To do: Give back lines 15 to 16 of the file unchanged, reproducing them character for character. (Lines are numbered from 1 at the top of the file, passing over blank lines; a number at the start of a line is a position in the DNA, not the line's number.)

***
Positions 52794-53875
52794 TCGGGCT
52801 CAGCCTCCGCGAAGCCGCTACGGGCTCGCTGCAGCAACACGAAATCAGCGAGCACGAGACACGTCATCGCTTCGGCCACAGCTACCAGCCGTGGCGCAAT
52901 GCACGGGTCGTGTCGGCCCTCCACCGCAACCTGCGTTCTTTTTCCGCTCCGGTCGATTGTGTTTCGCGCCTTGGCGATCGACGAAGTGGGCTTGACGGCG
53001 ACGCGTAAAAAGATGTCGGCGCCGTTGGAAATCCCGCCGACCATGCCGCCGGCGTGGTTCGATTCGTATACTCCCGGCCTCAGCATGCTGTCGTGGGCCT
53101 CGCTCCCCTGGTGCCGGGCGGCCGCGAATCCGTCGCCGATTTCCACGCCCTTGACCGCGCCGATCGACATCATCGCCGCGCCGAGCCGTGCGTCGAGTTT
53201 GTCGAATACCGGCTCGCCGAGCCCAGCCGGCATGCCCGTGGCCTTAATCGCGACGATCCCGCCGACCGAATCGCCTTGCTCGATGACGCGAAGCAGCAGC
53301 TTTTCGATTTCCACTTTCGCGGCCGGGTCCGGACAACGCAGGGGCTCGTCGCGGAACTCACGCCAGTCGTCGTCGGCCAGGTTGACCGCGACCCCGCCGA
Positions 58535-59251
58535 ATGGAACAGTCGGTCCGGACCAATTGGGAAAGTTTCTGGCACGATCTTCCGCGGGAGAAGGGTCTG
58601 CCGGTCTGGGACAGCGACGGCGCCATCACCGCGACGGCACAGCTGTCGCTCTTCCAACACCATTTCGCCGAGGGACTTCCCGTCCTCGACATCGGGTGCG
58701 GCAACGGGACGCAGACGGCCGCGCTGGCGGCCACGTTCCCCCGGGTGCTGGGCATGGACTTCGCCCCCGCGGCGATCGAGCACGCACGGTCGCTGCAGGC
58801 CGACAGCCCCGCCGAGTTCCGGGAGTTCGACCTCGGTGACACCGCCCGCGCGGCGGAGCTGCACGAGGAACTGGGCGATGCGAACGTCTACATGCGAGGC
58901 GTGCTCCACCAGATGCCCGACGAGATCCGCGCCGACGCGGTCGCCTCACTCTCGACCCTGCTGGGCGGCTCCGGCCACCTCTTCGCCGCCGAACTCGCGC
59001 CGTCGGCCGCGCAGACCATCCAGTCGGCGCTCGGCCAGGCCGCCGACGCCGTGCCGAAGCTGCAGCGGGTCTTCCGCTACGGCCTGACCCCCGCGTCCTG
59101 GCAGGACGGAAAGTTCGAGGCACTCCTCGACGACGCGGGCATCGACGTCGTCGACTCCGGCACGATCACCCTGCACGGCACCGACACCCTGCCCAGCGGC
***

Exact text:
59001 CGTCGGCCGCGCAGACCATCCAGTCGGCGCTCGGCCAGGCCGCCGACGCCGTGCCGAAGCTGCAGCGGGTCTTCCGCTACGGCCTGACCCCCGCGTCCTG
59101 GCAGGACGGAAAGTTCGAGGCACTCCTCGACGACGCGGGCATCGACGTCGTCGACTCCGGCACGATCACCCTGCACGGCACCGACACCCTGCCCAGCGGC